Analysing computations in neural circuits often uses simplified models because the actual neuronal implementation is not known. For example, a problem in vision, how the eye detects image motion, has long been analysed using Hassenstein-Reichardt (HR) detector or Barlow-Levick (BL) models. These both simulate motion detection well, but the exact neuronal circuits undertaking these tasks remain elusive. We reconstructed a comprehensive connectome of the circuits of Drosophila's motion-sensing T4 cells using a novel EM technique. We uncover complex T4 inputs and reveal that putative excitatory inputs cluster at T4's dendrite shafts, while inhibitory inputs localize to the bases. Consistent with our previous study, we reveal that Mi1 and Tm3 cells provide most synaptic contacts onto T4. We are, however, unable to reproduce the spatial offset between these cells reported previously. Our comprehensive connectome reveals complex circuits that include candidate anatomical substrates for both HR and BL types of motion detectors.

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    Zlatic Lab
    04/19/17 | Pavlovian conditioning of larval Drosophila: an illustrated, multilingual, hands-on manual for odor-taste associative learning in maggots.
    Michels B, Saumweber T, Biernacki R, Thur J, Glasgow RD, Schleyer M, Chen Y, Eschbach C, Stocker RF, Toshima N, Tanimura T, Louis M, Arias-Gil G, Marescotti M, Benfenati F, Gerber B
    Frontiers in Behavioral Neuroscience. 2017 Apr 19;11:45. doi: 10.3389/fnbeh.2017.00045

    Larval Drosophila offer a study case for behavioral neurogenetics that is simple enough to be experimentally tractable, yet complex enough to be worth the effort. We provide a detailed, hands-on manual for Pavlovian odor-reward learning in these animals. Given the versatility of Drosophila for genetic analyses, combined with the evolutionarily shared genetic heritage with humans, the paradigm has utility not only in behavioral neurogenetics and experimental psychology, but for translational biomedicine as well. Together with the upcoming total synaptic connectome of the Drosophila nervous system and the possibilities of single-cell-specific transgene expression, it offers enticing opportunities for research. Indeed, the paradigm has already been adopted by a number of labs and is robust enough to be used for teaching in classroom settings. This has given rise to a demand for a detailed, hands-on manual directed at newcomers and/or at laboratory novices, and this is what we here provide. The paradigm and the present manual have a unique set of features: • The paradigm is cheap, easy, and robust; • The manual is detailed enough for newcomers or laboratory novices; • It briefly covers the essential scientific context; • It includes sheets for scoring, data analysis, and display; • It is multilingual: in addition to an English version we provide German, French, Japanese, Spanish and Italian language versions as well. The present manual can thus foster science education at an earlier age and enable research by a broader community than has been the case to date.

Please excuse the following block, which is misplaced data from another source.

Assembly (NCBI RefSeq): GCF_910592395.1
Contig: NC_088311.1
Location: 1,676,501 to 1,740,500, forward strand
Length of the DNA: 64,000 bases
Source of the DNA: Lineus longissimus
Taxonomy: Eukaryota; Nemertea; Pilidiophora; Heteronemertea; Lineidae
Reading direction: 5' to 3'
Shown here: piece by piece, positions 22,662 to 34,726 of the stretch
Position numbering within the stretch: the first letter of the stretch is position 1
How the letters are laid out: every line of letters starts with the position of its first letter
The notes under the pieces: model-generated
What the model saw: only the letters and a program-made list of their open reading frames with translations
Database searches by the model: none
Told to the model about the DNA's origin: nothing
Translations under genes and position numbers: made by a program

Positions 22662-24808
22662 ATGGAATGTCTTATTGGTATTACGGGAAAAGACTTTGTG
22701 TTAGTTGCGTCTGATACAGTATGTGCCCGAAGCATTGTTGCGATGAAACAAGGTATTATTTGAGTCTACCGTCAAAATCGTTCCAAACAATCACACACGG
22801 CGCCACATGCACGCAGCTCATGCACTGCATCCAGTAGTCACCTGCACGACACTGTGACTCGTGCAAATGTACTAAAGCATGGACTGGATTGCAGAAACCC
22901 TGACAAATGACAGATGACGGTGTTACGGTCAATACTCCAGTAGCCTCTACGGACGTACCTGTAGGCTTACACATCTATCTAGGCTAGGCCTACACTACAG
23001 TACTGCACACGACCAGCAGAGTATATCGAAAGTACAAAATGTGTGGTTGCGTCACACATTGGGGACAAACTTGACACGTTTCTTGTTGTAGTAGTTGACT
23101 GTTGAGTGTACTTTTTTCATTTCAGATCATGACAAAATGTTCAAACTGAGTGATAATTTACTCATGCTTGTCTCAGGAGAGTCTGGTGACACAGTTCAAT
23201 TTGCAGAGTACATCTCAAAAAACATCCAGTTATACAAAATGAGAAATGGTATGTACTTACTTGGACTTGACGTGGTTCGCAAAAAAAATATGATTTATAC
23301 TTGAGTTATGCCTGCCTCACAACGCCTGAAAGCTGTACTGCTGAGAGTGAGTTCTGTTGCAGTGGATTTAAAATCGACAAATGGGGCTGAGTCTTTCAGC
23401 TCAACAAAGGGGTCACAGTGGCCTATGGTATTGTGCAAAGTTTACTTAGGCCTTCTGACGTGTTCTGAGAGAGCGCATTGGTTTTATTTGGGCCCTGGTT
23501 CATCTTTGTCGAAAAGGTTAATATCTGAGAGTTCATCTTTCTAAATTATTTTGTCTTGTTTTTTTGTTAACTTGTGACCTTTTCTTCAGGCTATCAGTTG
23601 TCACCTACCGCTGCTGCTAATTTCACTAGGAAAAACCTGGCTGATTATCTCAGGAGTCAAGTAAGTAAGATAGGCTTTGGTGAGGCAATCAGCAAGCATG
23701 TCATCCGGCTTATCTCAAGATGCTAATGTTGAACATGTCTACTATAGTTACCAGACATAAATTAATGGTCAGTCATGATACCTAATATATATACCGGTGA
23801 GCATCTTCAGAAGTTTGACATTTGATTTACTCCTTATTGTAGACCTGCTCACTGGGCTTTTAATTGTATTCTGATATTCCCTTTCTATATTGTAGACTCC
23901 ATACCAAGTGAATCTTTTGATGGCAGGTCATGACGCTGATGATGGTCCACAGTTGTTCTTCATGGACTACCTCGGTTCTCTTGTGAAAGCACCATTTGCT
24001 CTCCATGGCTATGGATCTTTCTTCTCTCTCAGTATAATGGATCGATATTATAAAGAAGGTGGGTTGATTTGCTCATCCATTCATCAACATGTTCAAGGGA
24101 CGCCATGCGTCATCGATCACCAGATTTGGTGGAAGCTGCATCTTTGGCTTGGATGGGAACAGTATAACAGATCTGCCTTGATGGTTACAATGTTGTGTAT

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    04/10/17 | AMPK and vacuole-associated Atg14p orchestrate µ-lipophagy for energy production and long-term survival under glucose starvation.
    Seo AY, Lau P, Feliciano D, Sengupta P, Le Gros MA, Cinquin B, Larabell CA, Lippincott-Schwartz J
    eLife. 2017 Apr 10;6:e21690. doi: 10.7554/eLife.21690

    Dietary restriction increases the longevity of many organisms but the cell signaling and organellar mechanisms underlying this capability are unclear. We demonstrate that to permit long-term survival in response to sudden glucose depletion, yeast cells activate lipid-droplet (LD) consumption through micro-lipophagy (µ-lipophagy), in which fat is metabolized as an alternative energy source. AMP-activated protein kinase (AMPK) activation triggered this pathway, which required Atg14p. More gradual glucose starvation, amino acid deprivation or rapamycin did not trigger µ-lipophagy and failed to provide the needed substitute energy source for long-term survival. During acute glucose restriction, activated AMPK was stabilized from degradation and interacted with Atg14p. This prompted Atg14p redistribution from ER exit sites onto liquid-ordered vacuole membrane domains, initiating µ-lipophagy. Our findings that activated AMPK and Atg14p are required to orchestrate µ-lipophagy for energy production in starved cells is relevant for studies on aging and evolutionary survival strategies of different organisms.

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    04/10/17 | Stem cell-intrinsic, seven-up-triggered temporal factor gradients diversify intermediate neural progenitors.
    Ren Q, Yang C, Liu Z, Sugino K, Mok K, He Y, Ito M, Nern A, Otsuna H, Lee T
    Current Biology : CB. 2017 Apr 10;27(9):1303-13. doi: 10.1016/j.cub.2017.03.047